How to Be a Writer: Are You a Plotter or a Pantser? + Writing Resources

Are you a plotter or a pantser? Do you have any idea what those two terms mean? If you don't check out this post on Writing Abby for the details AND some writing resources that compliment your writing process. How to be a Writer: Are You a Plotter or a Pantser? // Writing AbbyA while back, I mentioned in the first post of the How to Be a Writer series, about “plotters” and “pantsers”. Today, I’d like to go into more detail about those two terms. They’re pretty important words in the writing world, because they explain in a single word what your writing process is. Once you discover your writing process, the writing life becomes much easier.

(If you already know if you’re a plotter or pantser, skip these sections to get some serious writing resources.)


If you spend hours on Google searching for new plotting techniques, then you might be a plotter.

Plotters love to plot, as inferred by their title. The plotter enjoys brainstorming. He can’t bear to start a writing session without a detailed outline on how to do it. He might believe that writing is a science, and should be executed logically.

The plotter loves books on writing, especially on plotting and creating characters. He enjoys discovering the characters in his novel BEFORE writing that first draft. The plotter needs to know his story as if it were his best friend, and he does this by filling out seemingly endless novel worksheets, character templates, and other methods of outlining.

So, are you a plotter?

Do you:

  • Spend more time tweaking your outline than you spend writing? (Guilty.)
  • Need to flesh out your plot before you start your first draft?
  • Like to brainstorm?
  • Need to discover your characters’ motives, goals, personalities, and relationships before you start your first draft?
  • Scour various sites in order to find the perfect names for your characters? Likewise for their occupations?
  • Fill your bookshelf with so many writing books on plotting that you could start your own public library?
  • Hate to improvise during a writing session?

Now, let’s discover the “pantser”.


If you cringe at the thought of wasting time outlining, then you might be a pantser.

The pantser enjoys the discovery of his story. He’s a fly-by-the-seat-of-his-pants kind of a writer. He likes to find out more about his story as he writes, instead of planning it out before. He enjoys improvising, since that’s what his writing is. The pantser improvises everything about his writing, from the plot points down to the character’s eye color.

On occasion, his stories change course so drastically that his contemporary dystopia becomes a historical romance. That’s the most common trait of a pantser. Sometimes, the pantser doesn’t even know the names of his characters until the second draft.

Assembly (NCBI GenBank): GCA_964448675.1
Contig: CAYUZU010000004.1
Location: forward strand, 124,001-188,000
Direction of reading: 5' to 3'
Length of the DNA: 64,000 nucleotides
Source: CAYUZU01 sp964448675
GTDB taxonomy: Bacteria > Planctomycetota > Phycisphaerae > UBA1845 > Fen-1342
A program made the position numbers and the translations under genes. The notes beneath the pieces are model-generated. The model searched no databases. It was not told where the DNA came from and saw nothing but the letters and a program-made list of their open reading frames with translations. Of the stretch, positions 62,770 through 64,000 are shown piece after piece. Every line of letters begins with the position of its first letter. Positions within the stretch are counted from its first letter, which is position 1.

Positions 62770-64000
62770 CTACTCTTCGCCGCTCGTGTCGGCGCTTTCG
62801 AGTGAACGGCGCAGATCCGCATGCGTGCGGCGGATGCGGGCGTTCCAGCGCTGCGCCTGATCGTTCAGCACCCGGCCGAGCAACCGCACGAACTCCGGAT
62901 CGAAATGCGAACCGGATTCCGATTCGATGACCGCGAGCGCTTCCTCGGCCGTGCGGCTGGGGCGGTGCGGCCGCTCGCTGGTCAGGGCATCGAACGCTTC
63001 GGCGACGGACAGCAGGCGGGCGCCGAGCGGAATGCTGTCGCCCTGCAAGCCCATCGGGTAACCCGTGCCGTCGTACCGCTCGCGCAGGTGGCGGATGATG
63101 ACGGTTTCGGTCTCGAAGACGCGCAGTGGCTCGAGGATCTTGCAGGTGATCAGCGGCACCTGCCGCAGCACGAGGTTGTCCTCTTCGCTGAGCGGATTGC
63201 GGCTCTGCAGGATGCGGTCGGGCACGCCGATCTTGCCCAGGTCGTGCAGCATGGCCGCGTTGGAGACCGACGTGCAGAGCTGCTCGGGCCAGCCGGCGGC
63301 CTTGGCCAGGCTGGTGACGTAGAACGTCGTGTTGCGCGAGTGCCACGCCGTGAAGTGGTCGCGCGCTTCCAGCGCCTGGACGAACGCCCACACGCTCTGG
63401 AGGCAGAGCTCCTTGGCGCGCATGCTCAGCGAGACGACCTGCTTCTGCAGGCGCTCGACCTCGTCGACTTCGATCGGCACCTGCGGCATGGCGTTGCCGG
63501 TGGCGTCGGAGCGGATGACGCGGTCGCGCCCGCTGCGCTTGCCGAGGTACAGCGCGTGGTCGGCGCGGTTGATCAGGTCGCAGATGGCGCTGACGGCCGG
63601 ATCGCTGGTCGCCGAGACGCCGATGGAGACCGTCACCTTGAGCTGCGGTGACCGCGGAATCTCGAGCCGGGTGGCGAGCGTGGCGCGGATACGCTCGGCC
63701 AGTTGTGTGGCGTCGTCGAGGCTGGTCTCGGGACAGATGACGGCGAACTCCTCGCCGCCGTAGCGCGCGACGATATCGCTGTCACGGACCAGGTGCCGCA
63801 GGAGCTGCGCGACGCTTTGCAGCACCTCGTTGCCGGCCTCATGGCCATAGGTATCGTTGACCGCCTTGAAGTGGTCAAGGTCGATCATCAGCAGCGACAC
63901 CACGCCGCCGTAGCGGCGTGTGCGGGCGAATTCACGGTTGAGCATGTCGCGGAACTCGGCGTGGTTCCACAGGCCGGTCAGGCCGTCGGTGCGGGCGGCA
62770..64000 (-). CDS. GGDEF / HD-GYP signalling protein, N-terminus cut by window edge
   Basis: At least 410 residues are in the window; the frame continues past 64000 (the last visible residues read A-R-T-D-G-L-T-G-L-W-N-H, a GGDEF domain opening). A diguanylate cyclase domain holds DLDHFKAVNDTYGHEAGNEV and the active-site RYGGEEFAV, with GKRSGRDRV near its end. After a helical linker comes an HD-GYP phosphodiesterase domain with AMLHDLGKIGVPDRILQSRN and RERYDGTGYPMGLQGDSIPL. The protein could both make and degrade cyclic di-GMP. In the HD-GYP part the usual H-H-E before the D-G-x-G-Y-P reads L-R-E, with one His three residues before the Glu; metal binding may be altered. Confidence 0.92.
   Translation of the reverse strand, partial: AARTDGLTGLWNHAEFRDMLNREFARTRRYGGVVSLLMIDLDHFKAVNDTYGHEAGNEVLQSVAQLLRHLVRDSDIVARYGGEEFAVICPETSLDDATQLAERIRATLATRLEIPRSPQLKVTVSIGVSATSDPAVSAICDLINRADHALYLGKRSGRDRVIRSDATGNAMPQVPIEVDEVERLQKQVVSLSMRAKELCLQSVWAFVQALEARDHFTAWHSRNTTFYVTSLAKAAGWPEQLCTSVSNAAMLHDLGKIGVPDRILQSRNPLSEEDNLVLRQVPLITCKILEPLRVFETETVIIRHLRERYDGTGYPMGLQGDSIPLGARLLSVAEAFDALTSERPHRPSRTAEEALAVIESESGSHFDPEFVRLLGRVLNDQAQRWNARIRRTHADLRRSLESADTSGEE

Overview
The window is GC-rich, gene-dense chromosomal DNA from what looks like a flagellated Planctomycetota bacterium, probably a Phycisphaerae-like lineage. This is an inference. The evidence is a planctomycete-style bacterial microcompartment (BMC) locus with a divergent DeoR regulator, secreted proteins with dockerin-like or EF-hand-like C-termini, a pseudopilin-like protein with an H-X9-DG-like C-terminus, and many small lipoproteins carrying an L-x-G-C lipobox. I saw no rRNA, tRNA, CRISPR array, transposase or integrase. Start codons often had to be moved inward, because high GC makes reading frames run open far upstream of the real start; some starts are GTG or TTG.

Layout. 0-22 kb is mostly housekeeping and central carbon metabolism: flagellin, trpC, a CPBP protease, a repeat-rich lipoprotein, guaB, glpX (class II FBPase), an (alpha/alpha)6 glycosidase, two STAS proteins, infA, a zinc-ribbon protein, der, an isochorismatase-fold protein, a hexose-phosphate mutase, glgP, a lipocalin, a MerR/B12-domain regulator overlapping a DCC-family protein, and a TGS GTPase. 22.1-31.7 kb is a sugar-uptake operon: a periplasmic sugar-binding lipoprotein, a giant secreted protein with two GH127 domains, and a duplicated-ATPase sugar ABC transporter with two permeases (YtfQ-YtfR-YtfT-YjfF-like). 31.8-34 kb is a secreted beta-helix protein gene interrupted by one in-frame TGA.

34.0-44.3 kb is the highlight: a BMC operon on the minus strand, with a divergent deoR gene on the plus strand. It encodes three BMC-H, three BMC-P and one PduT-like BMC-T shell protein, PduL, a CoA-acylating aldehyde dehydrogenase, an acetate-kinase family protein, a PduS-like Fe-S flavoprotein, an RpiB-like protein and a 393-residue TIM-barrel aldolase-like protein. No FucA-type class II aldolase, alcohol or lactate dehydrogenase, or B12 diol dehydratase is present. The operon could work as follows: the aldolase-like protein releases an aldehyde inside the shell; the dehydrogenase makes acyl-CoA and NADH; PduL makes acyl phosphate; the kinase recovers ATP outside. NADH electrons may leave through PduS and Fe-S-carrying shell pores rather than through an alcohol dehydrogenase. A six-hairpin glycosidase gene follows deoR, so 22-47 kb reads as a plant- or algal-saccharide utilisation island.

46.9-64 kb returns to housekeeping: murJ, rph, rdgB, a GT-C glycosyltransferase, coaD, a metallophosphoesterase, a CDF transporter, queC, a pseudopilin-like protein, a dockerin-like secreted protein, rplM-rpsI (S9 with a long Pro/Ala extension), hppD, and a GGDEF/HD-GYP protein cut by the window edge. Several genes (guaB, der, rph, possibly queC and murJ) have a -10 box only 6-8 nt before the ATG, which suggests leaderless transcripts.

So, are you a pantser?

Do you:

  • Notice that your characters change eye color during the course of your stories?
  • Get bored with your writing projects, and then you start working on a new one?
  • Notice that your stories change theme quite often?
  • Feel stifled by standard plotting techniques?
  • Often spend a lot of time revising your work?
  • Believe that outlines ruin the fun of writing?
  • Often get “writer’s block”?

So, now that we know what those terms mean, here are some resources to help you compliment your writing process. Read through this list, and choose which resource compliments you and your writing.

Writing Resources

Writing Programs:

(Recommended For: Plotters)

I recommend Scrivener for just about everybody, even non-writers. Scrivener is a great writing program. It keeps your writing, your notes, and your progress, neat and organized.

Notebook & Pen
(Recommended For: Pantsers)

This is one of the best tools in a writer’s arsenal. It may not be fancy, or modern, but it’s a great way to get the words onto paper and out of our heads.

Microsoft Word
(Recommended For: Pantsers)

Word is a well-known and reliable writing software, and an industry standard. You probably have it installed on your computer already.

(Recommended For: Plotters)

I know a few writers who use this program. PageFour is a simple piece of software for creative writers. This is a good, free alternative to Scrivener.

(Recommended For: Plotters)

Another alternative to Scrivener. YWriter is a word processing and note organizing program. It’s also free, but you’re encouraged to register your copy if you enjoy it. (And speaking as a programmer, I encourage you to do so, as well.)

(Recommended For: Plotters & Pantsers)

This software is so simple even I could use it. StoryBlue can chart your daily word count, and organize just about everything involving your story. Even your notes.